Sunday, August 14, 2011

Two More Species of Small Minnow Mayflies (Baetidae)?

On Thursday, 8/11, I posted this photo of a small minnow mayfly I had just found in the Moormans, noting that I was unsure of the species ID.  Having done some research this morning and looked closely at this nymph using my microscope, I now think I know what it is -- and "think" is the operative word.  In fact, I now think I found two new species of small minnow mayflies in the Moormans last week: Heterocloeon petersi -- pictured above -- and Baetis flavistriga, pictured below.

Let me first make the argument for Heterocloeon petersi, which, I have reason to believe, is uncommon.
My source notes a number of things for ID that require a more powerful microscope than I possess, so I have to focus on features that I can see.  1) As with many -- but not all -- Heterocloeon species, petersi nymphs have "procoxal gills".  This nymph clearly has them.

2) The abdominal segments are grey or grey/brown with "light" margins, and there is no dorsal pattern.   These features show up very well in this photo.

3) It's also worth noting that nymphs of this species are fairly large, and this one measured about 7mm in length, excluding the tails.  (That's big in the "Baetidae" world.)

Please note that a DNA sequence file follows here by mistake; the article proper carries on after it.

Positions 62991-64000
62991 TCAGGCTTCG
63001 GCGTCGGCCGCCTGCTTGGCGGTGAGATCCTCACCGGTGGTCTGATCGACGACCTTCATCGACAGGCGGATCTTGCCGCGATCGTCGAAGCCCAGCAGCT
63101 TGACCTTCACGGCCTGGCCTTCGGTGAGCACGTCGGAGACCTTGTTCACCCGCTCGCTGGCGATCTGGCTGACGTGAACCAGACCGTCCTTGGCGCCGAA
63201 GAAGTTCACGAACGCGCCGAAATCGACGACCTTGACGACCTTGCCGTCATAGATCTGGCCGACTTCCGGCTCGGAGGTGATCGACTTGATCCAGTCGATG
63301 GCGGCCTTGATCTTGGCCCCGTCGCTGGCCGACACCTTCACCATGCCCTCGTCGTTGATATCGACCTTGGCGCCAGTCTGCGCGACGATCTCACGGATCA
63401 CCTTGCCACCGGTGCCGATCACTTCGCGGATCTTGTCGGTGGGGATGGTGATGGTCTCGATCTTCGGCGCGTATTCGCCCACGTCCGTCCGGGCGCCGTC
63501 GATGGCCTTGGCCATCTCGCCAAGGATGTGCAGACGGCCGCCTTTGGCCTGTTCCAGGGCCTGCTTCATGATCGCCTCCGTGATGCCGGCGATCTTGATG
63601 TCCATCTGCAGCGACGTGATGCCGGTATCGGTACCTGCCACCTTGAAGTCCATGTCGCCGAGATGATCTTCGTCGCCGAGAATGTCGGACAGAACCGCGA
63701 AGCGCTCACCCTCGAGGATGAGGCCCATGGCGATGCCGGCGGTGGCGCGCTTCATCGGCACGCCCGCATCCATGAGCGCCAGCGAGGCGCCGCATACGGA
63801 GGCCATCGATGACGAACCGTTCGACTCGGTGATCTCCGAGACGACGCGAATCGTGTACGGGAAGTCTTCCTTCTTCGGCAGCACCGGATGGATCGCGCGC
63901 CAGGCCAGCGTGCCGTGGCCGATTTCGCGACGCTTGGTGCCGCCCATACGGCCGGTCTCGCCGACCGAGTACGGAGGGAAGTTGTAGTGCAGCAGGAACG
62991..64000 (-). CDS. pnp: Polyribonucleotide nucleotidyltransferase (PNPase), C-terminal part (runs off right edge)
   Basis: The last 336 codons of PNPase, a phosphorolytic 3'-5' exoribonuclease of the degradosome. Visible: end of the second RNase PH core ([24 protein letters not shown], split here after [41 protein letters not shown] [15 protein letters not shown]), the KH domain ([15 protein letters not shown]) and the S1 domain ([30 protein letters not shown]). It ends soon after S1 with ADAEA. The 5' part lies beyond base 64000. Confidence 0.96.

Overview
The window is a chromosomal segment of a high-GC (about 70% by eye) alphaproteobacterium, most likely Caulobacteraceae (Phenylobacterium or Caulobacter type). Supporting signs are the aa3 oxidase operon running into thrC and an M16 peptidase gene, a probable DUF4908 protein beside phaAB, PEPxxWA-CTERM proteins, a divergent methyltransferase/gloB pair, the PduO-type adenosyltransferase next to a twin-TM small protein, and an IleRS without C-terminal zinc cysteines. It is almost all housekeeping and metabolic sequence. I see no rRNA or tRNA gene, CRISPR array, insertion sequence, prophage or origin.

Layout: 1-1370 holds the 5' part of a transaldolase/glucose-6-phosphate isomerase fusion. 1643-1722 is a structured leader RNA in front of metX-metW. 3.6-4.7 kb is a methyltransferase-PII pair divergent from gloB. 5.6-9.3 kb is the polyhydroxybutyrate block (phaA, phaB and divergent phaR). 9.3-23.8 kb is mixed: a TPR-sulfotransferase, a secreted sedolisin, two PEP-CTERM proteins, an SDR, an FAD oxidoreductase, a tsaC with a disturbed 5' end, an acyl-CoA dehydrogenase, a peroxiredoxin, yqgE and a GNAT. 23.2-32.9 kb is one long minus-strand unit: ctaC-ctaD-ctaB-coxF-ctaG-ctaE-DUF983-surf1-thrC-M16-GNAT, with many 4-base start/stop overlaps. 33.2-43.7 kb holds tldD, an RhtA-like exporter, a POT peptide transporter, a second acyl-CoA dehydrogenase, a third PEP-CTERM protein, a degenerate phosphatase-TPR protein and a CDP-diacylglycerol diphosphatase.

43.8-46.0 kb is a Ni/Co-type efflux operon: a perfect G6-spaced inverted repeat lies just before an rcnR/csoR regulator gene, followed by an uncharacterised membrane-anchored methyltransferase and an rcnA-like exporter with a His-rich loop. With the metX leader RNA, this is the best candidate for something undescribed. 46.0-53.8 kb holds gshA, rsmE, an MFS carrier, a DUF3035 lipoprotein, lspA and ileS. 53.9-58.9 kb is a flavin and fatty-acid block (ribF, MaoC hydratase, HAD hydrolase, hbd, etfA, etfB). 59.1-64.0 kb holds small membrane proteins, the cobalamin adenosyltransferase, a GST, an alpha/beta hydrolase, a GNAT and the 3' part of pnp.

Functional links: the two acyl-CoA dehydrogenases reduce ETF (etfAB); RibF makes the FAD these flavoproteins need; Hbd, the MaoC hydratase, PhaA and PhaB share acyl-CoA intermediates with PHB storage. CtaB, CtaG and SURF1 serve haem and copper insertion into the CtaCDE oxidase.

Now, I remind everyone that I'm an "amateur" here -- I cannot be sure of my ID.  But, for the moment at least, H. petersi would be my guess.  Another look.

Now on to this little fella (no gender ID intended!).

This nymph is tiny -- but B. flavistriga nymphs do not get very big (4-6 mm).  The caudal filaments (tails) on B. flavistriga nymphs have a dark medial band, which is clear from the photo -- but that's fairly common with Baetis species.  So, my proposed ID is only based on the one distinguishing feature that I can discern:  there should be two "kidney shaped spots" toward the bottom edge of each abdominal tergite (segment).  I think I see them.

Based on what I can see -- there are features of the labial palpi that I don't know how to recognize -- I'd suggest that this is a Baetis flavistriga nymph.  But as with the H. petersi identification, this is hypothetical, and if a reader can confirm these ID's or disprove them, I'd be grateful for the help.

Should these ID's prove correct, then these two species of small minnow mayflies must be added to the "small minnow mayflies of summer" discussed in my entries of 8/6 and 8/8.  Below, another look at, possibly, H. petersi.

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